Syllabus Mining for Analysis of Searchable Information

  • Michiko Yasukawa Gunma University
  • Hirofumi Yokouchi Gunma University
  • Koichi Yamazaki Gunma University


Searchable information in syllabus documents is beneficial for effective education at universities. In this study, we empirically investigate syllabus mining for evaluating the searchable information in syllabus documents. In our study, we analyze 6,493 online syllabi of a national university in Japan. First, we investigate syllabus classification and syllabus search by using established text mining methods, such as random forest, naive Bayes, and support vector machine, and an information retrieval method, which uses a pivoted document length normalization. We use F1 score for the analysis of syllabus classification. For the syllabus search, we use the mean reciprocal rank to measure the search effectiveness. The results of our experiments demonstrate that feature words in each of the syllabus documents are effective in improving searchability. Next, we investigate methods that provide word suggestions using deep learning approaches and large text corpora. In this experiment, we used a bibliographic database of university libraries in Japan, which contains 3,990,646 bibliographic entries, and a version of Japanese Wikipedia, which contains 2,351,545 articles. The results indicate that a wide range of vocabulary is efficient in improving the searchability of syllabi. Finally, using our findings as a basis, we propose guiding principles for assessing syllabus documents.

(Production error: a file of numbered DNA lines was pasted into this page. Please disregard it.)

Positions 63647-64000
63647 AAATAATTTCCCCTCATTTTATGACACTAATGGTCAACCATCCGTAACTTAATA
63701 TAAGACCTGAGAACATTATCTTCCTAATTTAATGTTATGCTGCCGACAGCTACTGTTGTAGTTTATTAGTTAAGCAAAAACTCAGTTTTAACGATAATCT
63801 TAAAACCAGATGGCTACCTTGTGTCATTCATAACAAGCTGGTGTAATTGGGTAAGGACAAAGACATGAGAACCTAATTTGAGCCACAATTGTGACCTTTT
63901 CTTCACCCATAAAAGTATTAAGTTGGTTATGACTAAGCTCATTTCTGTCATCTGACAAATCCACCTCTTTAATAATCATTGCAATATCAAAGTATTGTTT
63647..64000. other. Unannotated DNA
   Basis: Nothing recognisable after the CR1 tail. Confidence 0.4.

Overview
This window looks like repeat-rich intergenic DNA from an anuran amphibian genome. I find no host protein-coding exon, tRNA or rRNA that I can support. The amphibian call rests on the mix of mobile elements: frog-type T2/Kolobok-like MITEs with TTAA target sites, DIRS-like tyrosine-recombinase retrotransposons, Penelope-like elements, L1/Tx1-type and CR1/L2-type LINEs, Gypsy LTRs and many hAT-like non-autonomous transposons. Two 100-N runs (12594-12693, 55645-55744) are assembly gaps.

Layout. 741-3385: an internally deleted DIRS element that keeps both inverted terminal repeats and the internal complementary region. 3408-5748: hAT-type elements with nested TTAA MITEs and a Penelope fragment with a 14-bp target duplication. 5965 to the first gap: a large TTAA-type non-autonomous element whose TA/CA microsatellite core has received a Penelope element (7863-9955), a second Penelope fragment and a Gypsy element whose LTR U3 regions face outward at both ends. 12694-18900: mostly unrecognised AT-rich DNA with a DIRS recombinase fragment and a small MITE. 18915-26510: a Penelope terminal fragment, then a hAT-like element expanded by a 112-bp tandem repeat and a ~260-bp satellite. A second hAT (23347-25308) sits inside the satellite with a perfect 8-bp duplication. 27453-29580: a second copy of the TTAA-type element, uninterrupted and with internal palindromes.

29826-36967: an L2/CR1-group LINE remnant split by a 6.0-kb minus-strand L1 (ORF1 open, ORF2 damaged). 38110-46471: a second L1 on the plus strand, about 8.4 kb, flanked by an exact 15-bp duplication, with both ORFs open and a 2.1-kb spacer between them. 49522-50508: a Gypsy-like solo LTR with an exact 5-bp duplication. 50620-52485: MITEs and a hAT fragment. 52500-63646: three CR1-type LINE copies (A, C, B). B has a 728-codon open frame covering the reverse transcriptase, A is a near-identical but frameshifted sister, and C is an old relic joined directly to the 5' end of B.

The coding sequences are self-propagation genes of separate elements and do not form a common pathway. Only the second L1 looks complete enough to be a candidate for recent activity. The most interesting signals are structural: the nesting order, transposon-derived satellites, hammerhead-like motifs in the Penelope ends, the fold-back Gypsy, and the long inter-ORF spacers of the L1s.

Technical Papers